Jump to content

enfieldspares

Members
  • Content Count

    1,293
  • Joined

  • Last visited

About enfieldspares

  • Rank

Recent Profile Visitors

The recent visitors block is disabled and is not being shown to other users.

  1. I actually owned (before Thatcher's 1988 Firearms Act) a 20" barrel Winchester 1897 pump action shotgun (ex Royal Irish Constabulary not, alas, the American Trench Gun) and, yes, it was very effective on clays.
  2. Hellis made a "speciality" of twenty-six inch barrels (as did Robert Churchill with his "XXV" twenty-five inch barrel guns). And Holland's replied to the matter with their "Brevis". With even the powders available then thirty inches wasn't needed for a clean burn. Although with some of today's cartridges the powder residue left in a barrel is still to be seen. Three pieces of advice: 1) The longer the barrel the nearer the bird. 2) The shorter the barrel the nearer your ears to the "bang" and the muzzle blast. 3) The taller the man the less "stylish" short barrels look.
  3. My late father's go to load for when he shot at Woburn and kedleston until he switched to a 20 Bore were Sellier & Bellot "Mark II" 1 1/8 #5 in their orange paper cases. I tried a couple of years ago at Stapleford park then then new Hull loading of 1 ounce English #4 in a gun choked half choke in both barrels. All four birds shot on the first drive came down but not killed. For the subsequent drives I went back to 1 1/16 of English #6. Hull had touted this 1 ounce #4 as a "high bird" load in tightly choked guns. Hmm! There wasn't a bird of the four I shot over twenty-five yards.
  4. No. The Supreme Court of the UK is (like the Supreme Court in the USA...from where no doubt it stole its name) is the modern day replacement for what was at the time also the last and final tier and called/known as a Court as "the House of Lords" or "the Law Lords". The Supreme Court is now that last and final tier.
  5. Whatever else they'd make good fox medicine when the combines are out cutting. Number 3 is a good compromise for pattern and penetration. I remember shooting a old sheep carcass that was by then just the bones and English #3 would penetrate straight through the rib bones.
  6. Yes. They have a poor record on appeals just as do most guilty parties! The Begum ruling is a good ruling in that it states that a genuine and extremely serious risk to the safety of all must also be considered as well as an individual's rights. They have rightly said that whilst she can appeal the removal of her citizenship she will not be allowed to use that as a reason to re-enter the UK. It is a good ruling. 100% correct. So why do the Home Office lose so many appeals at these lower levels? Because mostly at lower tiers the Home Office lose many immigration appeals as they h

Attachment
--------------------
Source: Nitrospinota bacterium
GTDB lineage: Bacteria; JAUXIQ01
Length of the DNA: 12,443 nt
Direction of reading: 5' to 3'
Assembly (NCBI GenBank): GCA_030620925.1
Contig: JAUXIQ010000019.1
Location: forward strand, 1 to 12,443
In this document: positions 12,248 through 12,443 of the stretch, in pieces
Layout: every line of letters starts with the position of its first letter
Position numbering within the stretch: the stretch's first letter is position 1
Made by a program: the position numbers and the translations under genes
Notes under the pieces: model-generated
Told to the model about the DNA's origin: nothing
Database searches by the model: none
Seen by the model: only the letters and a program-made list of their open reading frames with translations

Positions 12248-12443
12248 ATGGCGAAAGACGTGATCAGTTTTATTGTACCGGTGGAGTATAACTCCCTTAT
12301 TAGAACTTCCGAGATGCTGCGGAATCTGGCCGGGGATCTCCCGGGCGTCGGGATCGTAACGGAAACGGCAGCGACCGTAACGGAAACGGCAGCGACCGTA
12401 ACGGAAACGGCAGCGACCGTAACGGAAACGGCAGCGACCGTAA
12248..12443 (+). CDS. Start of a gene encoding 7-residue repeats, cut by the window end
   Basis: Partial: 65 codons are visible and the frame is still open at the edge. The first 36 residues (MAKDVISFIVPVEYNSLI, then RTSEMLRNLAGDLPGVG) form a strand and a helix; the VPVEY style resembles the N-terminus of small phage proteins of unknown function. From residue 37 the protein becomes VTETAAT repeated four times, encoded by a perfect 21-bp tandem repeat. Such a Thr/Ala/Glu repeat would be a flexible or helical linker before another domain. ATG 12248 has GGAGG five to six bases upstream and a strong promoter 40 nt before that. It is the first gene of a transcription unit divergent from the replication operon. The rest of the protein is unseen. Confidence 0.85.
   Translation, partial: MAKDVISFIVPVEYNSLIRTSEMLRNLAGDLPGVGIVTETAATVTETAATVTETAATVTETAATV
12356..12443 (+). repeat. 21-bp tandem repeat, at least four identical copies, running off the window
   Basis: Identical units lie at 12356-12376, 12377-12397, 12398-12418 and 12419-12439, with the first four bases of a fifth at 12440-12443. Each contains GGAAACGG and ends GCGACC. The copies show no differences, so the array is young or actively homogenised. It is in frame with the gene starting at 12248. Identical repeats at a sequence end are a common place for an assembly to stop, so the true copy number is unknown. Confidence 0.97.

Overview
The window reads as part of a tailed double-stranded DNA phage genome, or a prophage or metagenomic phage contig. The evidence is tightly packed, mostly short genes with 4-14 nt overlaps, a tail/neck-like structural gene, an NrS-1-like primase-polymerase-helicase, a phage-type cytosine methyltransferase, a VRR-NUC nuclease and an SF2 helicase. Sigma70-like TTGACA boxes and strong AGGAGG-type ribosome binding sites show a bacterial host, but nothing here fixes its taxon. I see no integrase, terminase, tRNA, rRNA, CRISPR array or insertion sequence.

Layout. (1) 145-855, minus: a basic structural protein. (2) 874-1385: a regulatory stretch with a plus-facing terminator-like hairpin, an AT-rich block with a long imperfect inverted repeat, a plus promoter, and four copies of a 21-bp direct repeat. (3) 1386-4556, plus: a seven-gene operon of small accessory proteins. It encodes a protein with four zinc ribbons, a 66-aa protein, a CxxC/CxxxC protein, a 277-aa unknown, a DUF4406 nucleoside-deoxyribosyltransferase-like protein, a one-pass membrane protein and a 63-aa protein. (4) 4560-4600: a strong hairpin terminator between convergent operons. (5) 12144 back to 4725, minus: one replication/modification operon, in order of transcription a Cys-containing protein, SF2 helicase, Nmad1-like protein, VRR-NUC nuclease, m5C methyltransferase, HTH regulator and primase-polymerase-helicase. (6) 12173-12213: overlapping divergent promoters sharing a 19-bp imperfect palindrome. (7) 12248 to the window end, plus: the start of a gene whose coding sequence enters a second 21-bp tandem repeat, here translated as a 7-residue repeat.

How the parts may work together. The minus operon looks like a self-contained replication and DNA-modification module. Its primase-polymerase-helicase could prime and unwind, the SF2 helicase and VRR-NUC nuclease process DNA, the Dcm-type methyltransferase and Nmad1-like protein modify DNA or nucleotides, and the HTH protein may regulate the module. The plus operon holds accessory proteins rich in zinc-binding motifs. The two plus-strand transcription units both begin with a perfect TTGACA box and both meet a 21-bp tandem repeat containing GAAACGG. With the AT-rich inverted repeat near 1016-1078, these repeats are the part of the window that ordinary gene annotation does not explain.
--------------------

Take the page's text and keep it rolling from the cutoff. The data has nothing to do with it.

7. I'd say no it hasn't. Usually its a bar the will be quite long that will "catch" the hammer if the bent breaks. It works by being lifted at the rear by the triggers so that the front end that does the "catch" seesaws down out of the way when the trigger is pulled to fire the gun. I can't seen such in the diagram. Sometimes a giveaway clue is a pin (aka screw) in (either side of) the side of the action that is in fact the pivot to this seesaw.
  8. The perks of my present job is that I save £££s on gym membership. Why? Because I'm lifting maybe ten tonnes of stuff a shift (from a few grammes to twenty-five kilos plus and walking maybe five miles. But do I complain? No because I'm too bloomin' tired!
  9. The old Maximum was 1 3/16 ounces in a case for 2 1/2" chambered guns. So this is a horse of a very different colour. Not at all what the old Maximum was. Thank you for posting that. I saw a video the other day of someone using 36 grams of steel on pheasants. I assume therefore that these birds must (many of them) be unsaleable as the bruising will be horrendous. Black, blue and bloodshot.
  10. I think the 2007 according to this. https://www.thestalkingdirectory.co.uk/threads/end-of-parker-hale-factory.177141/
  11. PLUS VAT of course! But yes she was rarely wrong. I do remember and always smile about her comments on the merits of her cleaning rods vs P-Hale cleaning rods. Hers were dipped to get their plastic coating. So hers...red...never shed it. P-Hale used a different presumable cheaper process. So theirs...yellow...would at the slightest cut or nick begin to strip and eventually shed that coating. And as she said you'd see so many of these stripped yellow coatings at the NRA Imperial Meeting that it left the firing point "Looking like a field of daffodils."
  12. No. I bought a box of ten or so of the one pint tins from Edna...remember she is A J Parker and not Parker Hale....after she died and the business was still open with a man called Richard behind the counter.
  13. I am going to stick my neck out here. It's actually an inferior product for doing what it does. It doesn't lubricate (a friend had a friend that thought it did...he soon was disavowed of that when his barrel loop went "bad") and it doesn't do anything that plain boiling water won't do in terms of saturating the residues left by corrosive primers. Indeed plain boiling water is better as the heat opens the pores of the metal and then dries bone dry very quickly. The competing product was Edna Parker's "A C Oil" which was a much superior all around product. A C standing for "anti corrosive"
  14. But Grease-Smug aka Rees-Mogg told us tropical fruit would be cheaper after Brexit. So given that the price hasn't gone down then surely we must now be getting a superior quality? A St. Vincentian "ex" told me that the best bananas to buy as ready to eat are the ones that show small brown speckles all over a good colour yellow skin. And she is correct. Try it.
×
×
  • Create New...